In the world of succession planning, everybody is looking for the next great leader. And whether your IT team needs a new manager, or you're looking to find the company's future CEO, intelligence is probably high on your wishlist of desirable leadership traits.
But how important is intelligence when it comes to leadership? And is smarter always better?
A recently published study led by John Antonakis, professor of organisational behaviour at the University of Lausanne, Switzerland, provides some insight. Based on an an existing theory, it examined the role of intelligence in effective leadership, and whether very smart leaders suffer from too much of a good thing.
The research team examined a sample of 379 middle-management executives from 30 countries, 26.4% of whom were women. The participants were followed over six years and their leadership ability was determined by ratings from their subordinates as well as peers, and their supervisors. Participants also completed a personnel test used to estimate intelligence.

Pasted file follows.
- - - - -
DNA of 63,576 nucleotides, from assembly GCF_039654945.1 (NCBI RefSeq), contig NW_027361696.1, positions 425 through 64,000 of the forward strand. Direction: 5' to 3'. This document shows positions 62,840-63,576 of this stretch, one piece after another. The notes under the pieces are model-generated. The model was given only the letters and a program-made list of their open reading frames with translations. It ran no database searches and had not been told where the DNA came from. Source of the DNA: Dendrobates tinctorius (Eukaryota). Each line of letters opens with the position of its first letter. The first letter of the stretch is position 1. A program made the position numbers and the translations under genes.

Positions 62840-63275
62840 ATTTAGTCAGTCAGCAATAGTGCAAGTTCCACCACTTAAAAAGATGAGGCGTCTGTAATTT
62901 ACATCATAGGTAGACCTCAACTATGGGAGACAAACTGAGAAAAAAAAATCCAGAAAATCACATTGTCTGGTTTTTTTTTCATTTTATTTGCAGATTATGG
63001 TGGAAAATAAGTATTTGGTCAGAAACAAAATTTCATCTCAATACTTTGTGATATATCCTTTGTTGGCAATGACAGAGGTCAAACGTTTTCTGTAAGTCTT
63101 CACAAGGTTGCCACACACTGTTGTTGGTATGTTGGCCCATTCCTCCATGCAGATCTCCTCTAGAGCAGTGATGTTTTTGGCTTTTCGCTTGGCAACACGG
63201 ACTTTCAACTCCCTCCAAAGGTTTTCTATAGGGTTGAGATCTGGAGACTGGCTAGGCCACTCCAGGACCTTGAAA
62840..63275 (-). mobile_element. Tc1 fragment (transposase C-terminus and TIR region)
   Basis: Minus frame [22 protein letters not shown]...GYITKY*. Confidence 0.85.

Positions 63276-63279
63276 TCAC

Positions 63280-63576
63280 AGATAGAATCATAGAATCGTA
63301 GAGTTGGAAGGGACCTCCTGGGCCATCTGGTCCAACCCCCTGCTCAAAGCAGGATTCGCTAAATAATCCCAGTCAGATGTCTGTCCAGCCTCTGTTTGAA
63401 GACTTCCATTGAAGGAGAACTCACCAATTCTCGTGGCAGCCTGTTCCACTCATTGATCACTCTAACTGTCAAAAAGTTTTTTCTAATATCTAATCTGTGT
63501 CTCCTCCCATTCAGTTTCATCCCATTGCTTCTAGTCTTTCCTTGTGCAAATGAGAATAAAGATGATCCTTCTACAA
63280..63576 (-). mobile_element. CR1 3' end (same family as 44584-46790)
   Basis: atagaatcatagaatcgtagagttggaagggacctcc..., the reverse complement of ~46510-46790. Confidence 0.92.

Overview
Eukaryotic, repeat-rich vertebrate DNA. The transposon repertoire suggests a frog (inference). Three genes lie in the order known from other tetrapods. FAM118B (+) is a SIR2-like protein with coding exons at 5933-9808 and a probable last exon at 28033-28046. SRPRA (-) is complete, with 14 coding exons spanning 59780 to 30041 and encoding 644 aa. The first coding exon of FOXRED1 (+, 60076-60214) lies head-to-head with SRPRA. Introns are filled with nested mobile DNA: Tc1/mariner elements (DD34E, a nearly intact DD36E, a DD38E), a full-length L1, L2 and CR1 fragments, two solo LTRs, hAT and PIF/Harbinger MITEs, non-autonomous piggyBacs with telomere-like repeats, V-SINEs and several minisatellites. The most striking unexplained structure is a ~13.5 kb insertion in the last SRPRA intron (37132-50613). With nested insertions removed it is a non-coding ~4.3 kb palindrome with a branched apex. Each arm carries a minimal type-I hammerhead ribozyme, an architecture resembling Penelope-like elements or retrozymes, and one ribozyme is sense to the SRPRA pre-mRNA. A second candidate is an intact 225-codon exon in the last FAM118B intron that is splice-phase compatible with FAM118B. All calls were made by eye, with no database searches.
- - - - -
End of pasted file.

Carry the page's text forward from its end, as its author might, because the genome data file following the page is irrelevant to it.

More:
The study found that perceived effectiveness as a leader had an inverted-u relationship with intelligence. The more intelligent the leader, the more effective they were seen to be - but only up to a certain point. The peak IQ at which leaders was seen as most effective was 120. Once leaders surpassed that number, their perceived effectiveness started to go down.
The findings confirm that those with higher intelligence tend to be perceived as being less effective leaders, regardless of whether they are. Arguably then, appointing an extraordinarily intelligent CEO could lead to trouble in the form of staff lacking faith in the company's leadership.
On the other hand, perceptions aren't everything, and perhaps what your company needs is someone with a high IQ to turn business around.
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